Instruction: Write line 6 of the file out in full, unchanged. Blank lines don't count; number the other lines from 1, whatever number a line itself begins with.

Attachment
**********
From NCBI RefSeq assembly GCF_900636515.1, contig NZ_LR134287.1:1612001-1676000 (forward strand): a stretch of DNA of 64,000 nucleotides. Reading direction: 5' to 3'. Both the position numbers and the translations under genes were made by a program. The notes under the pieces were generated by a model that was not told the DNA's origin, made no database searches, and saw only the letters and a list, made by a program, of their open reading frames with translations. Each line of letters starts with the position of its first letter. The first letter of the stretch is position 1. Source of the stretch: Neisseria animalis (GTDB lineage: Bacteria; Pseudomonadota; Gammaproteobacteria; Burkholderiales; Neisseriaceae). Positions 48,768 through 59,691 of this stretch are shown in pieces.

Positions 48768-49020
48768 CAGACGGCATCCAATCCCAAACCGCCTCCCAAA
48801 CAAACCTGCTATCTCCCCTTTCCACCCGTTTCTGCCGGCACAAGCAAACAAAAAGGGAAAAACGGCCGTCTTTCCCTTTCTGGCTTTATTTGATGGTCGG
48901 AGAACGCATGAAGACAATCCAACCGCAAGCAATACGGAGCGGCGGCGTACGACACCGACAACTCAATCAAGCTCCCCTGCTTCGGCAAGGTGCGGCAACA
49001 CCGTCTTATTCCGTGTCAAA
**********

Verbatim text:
49001 CCGTCTTATTCCGTGTCAAA